By Benjamin Kapenstein
Change in government is something that never comes easy. When things have been done the same way for what seems like an eternity, naturally people are inclined to continue down the path of least resistance.
We’ve all heard the quote, “If it ain’t broke, don’t fix it.” Well, in my opinion, we should replace that quote with, “It’s not broken, but why not try to make it better?”
At this point I am unable to give my opinion on whether or not I think we should regionalize our police force in Middletown. What I can say is that it is our job as elected officials to explore ways to provide efficient service at the lowest possible cost. Therefore, I feel it is imperative that we thoroughly explore this option and together with the taxpayers of Middletown make an intelligent, informed decision.
I attended the Dauphin County police regionalization meeting on Tuesday, Oct. 13, where summary results of the study being conducted by Dauphin County were presented. While this was just a summary and did not encompass valuable backup information, it did provide a look at potential savings that the municipalities could realize by combining their police departments.
Several options were presented with annual cost savings for the borough estimated at anywhere from $280,000 to $1.19 million. When your entire budget is around $6 million, these savings are extremely significant.
To put things in perspective, I’d like to talk about the current cost of providing police service in the Borough of Middletown. To be fair, it’s important to note that public safety/police service is by far the largest expenditure of almost every local government in Pennsylvania and the nation. Police services are one of, if not the most, important service provided by a local government and therefore will always take up a large chunk of the budget.
The purpose of providing this information is not to attack our men and women in uniform, but simply to provide facts so that we can find ways to create efficiencies and make things better for everyone.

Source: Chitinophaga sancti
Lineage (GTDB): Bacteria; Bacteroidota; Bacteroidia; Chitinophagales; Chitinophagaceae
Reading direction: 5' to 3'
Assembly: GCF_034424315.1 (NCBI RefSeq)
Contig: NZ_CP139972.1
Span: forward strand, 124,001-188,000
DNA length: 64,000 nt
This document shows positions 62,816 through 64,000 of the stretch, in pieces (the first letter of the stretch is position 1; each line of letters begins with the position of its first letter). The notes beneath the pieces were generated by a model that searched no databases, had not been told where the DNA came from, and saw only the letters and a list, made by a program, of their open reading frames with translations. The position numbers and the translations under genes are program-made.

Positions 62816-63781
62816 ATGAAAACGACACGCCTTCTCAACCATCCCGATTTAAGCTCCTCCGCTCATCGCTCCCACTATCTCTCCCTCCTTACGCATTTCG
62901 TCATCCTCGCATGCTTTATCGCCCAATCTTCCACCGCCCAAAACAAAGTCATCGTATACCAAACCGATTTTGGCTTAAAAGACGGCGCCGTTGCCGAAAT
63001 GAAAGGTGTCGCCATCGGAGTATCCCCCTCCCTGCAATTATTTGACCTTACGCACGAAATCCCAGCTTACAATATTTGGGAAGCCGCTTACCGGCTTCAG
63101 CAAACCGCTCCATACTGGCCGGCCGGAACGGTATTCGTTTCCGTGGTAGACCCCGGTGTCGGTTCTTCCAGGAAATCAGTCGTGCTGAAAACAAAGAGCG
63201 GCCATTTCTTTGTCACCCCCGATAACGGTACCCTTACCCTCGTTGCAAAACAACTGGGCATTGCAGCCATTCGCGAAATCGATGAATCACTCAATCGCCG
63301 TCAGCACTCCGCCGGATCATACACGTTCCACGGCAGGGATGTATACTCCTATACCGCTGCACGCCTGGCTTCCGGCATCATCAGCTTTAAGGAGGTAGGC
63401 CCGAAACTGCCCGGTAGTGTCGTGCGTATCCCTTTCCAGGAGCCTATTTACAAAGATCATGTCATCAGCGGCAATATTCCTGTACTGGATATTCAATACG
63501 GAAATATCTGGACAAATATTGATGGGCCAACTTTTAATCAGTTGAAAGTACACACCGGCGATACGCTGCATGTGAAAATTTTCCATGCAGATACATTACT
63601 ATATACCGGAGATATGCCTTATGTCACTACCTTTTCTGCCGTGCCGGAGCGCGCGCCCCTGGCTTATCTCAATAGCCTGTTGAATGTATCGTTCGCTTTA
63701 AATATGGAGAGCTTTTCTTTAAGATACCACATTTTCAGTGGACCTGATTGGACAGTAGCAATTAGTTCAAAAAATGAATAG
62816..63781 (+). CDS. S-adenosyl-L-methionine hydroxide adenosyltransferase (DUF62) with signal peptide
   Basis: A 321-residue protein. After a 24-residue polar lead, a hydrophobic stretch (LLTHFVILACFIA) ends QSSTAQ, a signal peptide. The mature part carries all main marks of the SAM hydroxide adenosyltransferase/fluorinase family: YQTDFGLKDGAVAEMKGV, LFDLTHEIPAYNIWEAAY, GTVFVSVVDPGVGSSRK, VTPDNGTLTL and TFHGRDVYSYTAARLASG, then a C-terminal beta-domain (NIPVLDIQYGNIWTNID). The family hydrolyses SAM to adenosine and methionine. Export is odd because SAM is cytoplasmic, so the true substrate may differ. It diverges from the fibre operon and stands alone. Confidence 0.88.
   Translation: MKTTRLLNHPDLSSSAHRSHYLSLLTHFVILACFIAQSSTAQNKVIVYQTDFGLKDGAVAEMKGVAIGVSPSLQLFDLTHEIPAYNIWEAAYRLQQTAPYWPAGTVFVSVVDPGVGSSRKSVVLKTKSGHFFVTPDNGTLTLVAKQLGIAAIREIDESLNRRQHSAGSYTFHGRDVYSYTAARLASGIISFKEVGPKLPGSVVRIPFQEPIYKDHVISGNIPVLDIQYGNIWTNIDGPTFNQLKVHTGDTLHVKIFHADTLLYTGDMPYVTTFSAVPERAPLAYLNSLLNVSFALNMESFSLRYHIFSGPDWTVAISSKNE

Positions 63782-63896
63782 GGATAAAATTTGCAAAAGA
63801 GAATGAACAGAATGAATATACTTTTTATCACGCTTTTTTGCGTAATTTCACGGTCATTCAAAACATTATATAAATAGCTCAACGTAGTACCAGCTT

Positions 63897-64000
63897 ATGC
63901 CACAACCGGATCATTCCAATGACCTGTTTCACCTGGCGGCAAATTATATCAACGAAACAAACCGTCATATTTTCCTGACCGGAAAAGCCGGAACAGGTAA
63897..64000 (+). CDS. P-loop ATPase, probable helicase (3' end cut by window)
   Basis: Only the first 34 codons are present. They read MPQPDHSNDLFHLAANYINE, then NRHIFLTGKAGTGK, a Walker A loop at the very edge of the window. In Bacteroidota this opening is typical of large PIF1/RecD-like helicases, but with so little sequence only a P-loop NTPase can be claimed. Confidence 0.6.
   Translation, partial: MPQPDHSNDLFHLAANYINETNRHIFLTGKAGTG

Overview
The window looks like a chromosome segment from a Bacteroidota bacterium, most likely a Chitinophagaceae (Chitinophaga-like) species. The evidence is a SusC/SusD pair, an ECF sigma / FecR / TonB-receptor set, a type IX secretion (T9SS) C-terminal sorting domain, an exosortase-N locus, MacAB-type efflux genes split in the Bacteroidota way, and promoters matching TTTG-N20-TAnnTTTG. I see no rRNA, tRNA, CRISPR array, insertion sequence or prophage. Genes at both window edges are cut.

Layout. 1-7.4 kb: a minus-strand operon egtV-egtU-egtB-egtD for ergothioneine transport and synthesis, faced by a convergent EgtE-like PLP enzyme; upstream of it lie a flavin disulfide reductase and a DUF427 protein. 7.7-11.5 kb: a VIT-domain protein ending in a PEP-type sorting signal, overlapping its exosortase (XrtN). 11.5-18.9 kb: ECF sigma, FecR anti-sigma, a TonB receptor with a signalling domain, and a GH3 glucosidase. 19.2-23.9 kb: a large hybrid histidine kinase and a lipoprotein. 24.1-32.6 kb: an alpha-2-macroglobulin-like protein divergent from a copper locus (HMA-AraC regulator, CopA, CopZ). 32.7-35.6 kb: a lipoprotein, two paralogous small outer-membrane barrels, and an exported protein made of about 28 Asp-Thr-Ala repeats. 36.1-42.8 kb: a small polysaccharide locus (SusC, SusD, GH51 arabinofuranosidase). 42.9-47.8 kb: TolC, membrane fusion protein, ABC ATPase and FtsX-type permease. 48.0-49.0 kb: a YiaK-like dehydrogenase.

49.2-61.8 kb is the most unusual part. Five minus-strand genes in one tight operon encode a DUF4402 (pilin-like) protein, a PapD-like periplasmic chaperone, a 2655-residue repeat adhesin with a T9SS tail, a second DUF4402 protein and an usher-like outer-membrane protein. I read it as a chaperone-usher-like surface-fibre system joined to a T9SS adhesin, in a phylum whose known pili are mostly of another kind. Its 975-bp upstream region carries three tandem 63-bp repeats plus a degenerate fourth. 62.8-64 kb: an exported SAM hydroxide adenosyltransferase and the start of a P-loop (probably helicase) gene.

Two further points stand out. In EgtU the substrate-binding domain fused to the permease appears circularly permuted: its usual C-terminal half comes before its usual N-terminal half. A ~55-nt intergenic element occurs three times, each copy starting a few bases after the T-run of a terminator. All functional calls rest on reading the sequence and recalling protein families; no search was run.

Exhibit 1, provided by the borough's financial consultants, shows a breakdown of projected actual expenditures that the borough paid in 2014. You will see that about 45 percent of our revenues are spent on police services. That’s more than double the amount of our next highest expense, which is general government services.
Now let’s take a look at Exhibit 2. This chart, provided by the borough's financial consultants, shows what the budget could look like with a hypothetical $1 million of savings on police services. You will see that as the percentage of our money that is spent on police services goes down, the percentage of money that we have to spend on other areas goes up.
Try not to get bogged down in the exact numbers I’m presenting here because I’m simply trying to illustrate a very important point: By reducing the cost of police services, the borough would be able to focus (spend more money) on other areas of service that we provide to our residents.
Just to name a few:
• Better parks and recreation facilities
• Paving of streets
• Support to existing and potential local businesses
This list is certainly not all inclusive, but at least gives you an idea of areas that we could improve upon if we had the extra funds.
I still have questions and doubts about how this regionalized police force would look. I’m sure many of you feel the same. That’s expected. We are early in the process and there is a lot more research and work to do.
The point I’m trying to get across is that we shouldn’t just dismiss this idea as something that’s never going to happen. We should take a hard look and figure out if the proposed structures are something that could help us gain better financial footing while still providing an acceptable level of service.
If the answer is no, then at least we can say did our due diligence on a very important topic.
I encourage you to stay involved in the process and voice your opinion along the way.
-- Benjamin Kapenstein is a member of Middletown Borough Council, representing the Second Ward.
Last Updated on Wednesday, 21 October 2015 11:52